Malaria and mother-to-child-transmission of HIV

Brahmbhatt et al., have just reported that, “Placental malaria increases the risk of MTCT after adjustment for viral load.” They likewise found that, “HIV-positive mothers with serological ICT (rapid immunochromatographic test) malaria were significantly more likely to have low-birth-weight infants, and low-birth-weight infants had significantly higher risk of MTCT compared with infants of normal birth weight.” The following conclusion was offered: “Programs should focus on enhanced malaria prevention during pregnancy to decrease the risk of adverse birth outcomes and MTCT.” The study took place in Rakai, Uganda using data gathered from 1994-2000, and the authors did caution that different results reported in other studies could be due to epidemiological differences in different settings.

Coincidentally and unfortunately we just shared with our readers the results of another study and recent DHS results from Uganda showing how poorly pregnant women are being protected from malaria. The women in Rakai study community had been monitored during the prenatal and postnatal periods, and in the present day would be more likely to benefit from preventive malaria interventions than those in the general population where stock supply and health personnel problems would be more serious.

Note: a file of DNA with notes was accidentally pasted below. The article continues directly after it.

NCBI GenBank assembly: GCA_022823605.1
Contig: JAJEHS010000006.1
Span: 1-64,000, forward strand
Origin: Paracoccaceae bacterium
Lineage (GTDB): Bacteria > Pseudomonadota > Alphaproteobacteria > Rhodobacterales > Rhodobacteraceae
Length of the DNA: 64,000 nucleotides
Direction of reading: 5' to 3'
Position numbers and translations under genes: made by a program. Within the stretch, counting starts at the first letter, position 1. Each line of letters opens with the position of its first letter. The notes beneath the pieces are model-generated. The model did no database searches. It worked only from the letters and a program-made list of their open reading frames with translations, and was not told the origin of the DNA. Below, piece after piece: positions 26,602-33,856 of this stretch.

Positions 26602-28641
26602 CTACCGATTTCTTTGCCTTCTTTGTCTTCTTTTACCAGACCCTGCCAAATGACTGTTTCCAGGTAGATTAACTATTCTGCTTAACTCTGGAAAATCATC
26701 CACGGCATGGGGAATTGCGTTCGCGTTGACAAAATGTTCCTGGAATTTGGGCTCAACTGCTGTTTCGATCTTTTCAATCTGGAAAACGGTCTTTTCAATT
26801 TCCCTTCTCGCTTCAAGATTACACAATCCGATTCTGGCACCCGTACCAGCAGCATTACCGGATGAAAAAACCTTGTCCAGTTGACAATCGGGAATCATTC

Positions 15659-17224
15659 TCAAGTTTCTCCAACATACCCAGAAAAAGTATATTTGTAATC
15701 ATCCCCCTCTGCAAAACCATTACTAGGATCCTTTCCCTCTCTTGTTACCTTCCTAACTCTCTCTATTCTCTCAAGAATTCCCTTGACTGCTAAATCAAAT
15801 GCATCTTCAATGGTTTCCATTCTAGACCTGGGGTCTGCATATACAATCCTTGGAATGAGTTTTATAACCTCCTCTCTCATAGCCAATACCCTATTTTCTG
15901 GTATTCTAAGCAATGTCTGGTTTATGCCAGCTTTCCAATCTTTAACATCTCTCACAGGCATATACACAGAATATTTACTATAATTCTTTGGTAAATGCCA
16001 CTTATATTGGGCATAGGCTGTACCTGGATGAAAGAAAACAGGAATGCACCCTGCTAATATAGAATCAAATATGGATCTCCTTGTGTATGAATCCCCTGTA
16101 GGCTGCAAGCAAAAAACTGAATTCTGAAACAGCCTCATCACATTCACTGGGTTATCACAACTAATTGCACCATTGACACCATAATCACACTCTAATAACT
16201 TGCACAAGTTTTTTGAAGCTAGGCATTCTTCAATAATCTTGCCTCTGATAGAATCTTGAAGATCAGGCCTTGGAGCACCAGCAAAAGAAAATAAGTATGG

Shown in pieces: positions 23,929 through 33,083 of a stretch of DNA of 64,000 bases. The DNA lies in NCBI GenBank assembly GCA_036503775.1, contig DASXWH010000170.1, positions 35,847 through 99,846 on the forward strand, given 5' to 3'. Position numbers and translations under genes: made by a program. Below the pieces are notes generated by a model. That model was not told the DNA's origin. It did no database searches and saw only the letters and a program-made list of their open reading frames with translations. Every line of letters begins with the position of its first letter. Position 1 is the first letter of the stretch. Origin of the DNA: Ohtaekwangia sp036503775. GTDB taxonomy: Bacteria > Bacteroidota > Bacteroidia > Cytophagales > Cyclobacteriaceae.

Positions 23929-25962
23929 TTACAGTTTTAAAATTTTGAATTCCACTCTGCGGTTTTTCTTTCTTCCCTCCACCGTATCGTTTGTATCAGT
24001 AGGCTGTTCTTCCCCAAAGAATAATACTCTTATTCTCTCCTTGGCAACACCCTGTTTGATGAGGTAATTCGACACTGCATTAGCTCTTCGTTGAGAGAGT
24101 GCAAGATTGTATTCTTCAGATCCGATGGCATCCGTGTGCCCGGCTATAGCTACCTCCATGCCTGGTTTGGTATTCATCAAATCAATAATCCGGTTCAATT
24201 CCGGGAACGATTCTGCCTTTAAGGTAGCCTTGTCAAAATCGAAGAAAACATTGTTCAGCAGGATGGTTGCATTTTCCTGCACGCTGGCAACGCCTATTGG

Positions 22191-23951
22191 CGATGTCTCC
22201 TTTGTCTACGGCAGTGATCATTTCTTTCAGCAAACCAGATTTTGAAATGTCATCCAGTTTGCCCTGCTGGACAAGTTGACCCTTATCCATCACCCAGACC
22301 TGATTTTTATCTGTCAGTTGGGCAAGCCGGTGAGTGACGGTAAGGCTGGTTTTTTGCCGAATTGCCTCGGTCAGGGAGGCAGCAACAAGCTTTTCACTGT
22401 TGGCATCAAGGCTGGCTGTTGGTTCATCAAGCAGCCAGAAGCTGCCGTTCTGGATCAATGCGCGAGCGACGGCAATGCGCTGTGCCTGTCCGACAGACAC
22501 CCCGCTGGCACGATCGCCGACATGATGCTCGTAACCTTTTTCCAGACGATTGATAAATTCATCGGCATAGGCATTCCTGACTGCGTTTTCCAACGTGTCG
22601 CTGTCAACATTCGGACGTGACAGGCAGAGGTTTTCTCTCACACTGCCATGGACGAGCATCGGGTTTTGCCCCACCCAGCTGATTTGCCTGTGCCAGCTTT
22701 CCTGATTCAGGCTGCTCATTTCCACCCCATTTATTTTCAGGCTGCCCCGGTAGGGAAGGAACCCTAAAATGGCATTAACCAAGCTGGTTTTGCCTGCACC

02photo_07apr-sm.jpgThese findings reinforce the need to integrate malaria in pregnancy control services such that maternal and child health and programs and the national malaria control programs actually work together to reach this important segment of the population at risk for malaria.

The added message is the need for better coordination between HIV and Malaria programs. Services for HIV positive women must ensure that they get LLINs and IPTp (unless receiving cotrimoxazole prophylaxis) not only to protect their own health, but also to prevent HIV transmission to their infants. When Round 8 Global Fund grant proposals come in for review, such program linkages should be be clearly emphasized. Current efforts to coordinate between PEPFAR and PMI could serve as a model.

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